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Global chip sales soared to $20.5bn in August, a new monthly record, according to data from the Semiconductor Industry Association (SIA).

This represents an increase of 10.5 per cent from the $18.6bn recorded in the same period a year earlier, and beats the previous record of $20.4bn set in November 2005.

"Once again we saw relatively strong sales across a very broad range of semiconductor products, which reflects healthy end markets," said SIA president George Scalise. "Sales growth was led by DRAMs, which increased by 7.5 per cent from July and by 31.4 per cent from August 2005, an indication that PC sales remained strong.

"Semiconductor devices for consumer applications - NAND flash and consumer application-specific semiconductors - showed strong sequential growth, as manufacturers began gearing up for the holiday season," Scalise said.

The semiconductor industry currently derives more than 50 per cent of its sales from the consumer market, according to Scalise who noted that the semiconductor content of newer consumer products such as mobile phones, flash MP3 players, and digital cameras accounts for around 40 per cent of the cost of these products.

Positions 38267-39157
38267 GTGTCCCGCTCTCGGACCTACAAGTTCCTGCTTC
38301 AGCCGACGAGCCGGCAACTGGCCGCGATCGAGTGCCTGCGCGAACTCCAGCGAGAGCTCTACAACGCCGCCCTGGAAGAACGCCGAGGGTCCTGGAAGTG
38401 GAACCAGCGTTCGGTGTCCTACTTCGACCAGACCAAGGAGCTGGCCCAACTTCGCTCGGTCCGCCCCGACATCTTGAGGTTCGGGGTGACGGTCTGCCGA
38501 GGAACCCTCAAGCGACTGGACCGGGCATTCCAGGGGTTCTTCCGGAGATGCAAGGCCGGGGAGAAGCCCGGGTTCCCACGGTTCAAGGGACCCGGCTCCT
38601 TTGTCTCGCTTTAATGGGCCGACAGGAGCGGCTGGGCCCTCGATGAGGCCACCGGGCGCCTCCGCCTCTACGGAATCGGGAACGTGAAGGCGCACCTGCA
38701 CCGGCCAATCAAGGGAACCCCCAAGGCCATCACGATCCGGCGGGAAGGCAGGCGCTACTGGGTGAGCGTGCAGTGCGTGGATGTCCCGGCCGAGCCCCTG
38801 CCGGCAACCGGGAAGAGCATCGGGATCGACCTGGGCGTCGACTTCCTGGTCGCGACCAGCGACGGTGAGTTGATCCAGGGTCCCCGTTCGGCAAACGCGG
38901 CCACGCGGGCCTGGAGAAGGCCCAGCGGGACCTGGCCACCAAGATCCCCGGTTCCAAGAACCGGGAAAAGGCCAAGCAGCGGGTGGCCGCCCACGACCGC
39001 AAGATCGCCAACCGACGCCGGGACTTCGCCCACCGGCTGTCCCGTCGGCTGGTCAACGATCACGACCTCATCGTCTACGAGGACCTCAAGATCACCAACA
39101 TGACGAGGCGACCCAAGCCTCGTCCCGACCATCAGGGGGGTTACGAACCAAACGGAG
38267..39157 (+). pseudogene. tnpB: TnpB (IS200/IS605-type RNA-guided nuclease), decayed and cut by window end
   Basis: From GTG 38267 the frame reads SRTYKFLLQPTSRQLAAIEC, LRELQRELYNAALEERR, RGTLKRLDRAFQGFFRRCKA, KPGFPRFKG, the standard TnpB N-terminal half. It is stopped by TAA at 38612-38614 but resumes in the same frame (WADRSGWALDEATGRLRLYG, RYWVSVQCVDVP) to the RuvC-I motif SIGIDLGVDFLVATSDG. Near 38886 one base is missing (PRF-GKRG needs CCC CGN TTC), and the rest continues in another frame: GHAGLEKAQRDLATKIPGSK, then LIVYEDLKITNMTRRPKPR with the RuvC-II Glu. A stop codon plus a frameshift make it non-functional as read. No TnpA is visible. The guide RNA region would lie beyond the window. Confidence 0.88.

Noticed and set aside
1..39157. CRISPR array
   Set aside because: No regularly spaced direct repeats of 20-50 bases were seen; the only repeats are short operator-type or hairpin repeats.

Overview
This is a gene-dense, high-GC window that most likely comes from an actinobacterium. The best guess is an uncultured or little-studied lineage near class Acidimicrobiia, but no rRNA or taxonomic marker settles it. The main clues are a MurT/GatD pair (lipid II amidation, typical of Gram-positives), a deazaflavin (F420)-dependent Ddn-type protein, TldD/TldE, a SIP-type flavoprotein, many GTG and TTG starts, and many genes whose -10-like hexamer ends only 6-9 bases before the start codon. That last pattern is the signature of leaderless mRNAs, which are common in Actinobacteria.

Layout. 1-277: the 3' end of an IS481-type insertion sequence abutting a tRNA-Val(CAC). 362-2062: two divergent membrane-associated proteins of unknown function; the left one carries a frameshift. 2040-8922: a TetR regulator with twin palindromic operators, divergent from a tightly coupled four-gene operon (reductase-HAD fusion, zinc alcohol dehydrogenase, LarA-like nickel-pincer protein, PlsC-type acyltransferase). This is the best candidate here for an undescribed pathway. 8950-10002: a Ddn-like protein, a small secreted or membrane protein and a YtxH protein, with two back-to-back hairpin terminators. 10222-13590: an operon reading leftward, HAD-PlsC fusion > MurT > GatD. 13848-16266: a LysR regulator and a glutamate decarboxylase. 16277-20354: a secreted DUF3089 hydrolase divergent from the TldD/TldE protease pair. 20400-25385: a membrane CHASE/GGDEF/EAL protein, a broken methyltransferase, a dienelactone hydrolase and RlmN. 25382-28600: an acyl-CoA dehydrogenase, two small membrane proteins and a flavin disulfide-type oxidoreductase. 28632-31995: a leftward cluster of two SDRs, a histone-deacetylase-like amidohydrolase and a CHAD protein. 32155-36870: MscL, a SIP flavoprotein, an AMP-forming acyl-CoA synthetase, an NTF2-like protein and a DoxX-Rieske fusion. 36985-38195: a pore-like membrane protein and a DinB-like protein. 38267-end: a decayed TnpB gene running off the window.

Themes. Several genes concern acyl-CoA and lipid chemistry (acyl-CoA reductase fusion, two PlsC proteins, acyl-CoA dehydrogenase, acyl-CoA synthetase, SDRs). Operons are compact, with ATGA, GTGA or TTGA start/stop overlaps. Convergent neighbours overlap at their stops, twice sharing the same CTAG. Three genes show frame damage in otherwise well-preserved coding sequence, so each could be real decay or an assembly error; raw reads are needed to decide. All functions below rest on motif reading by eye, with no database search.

"Inventories have risen both at semiconductor manufacturers and in the channel in recent months, but remain in line with requirements for the holiday build season," Scalise concluded.

However, strong competition in the microprocessor market saw unit sales decline year-on-year by 6.8 per cent, despite a monthly rise of 2.1 per cent on July's figures.

Geographically, the biggest rise in total semiconductor sales was seen in the Americas, where there was a monthly increase of 3.6 per cent and a yearly jump of 18.3 per cent. This was followed by Asia-Pacific with a two per cent monthly rise and 10.5 per cent year-on-year growth. Europe lagged behind with 1.3 per cent monthly increase and 4.4 per cent rise in year-on-year figures.

Copyright © 2006, ENN

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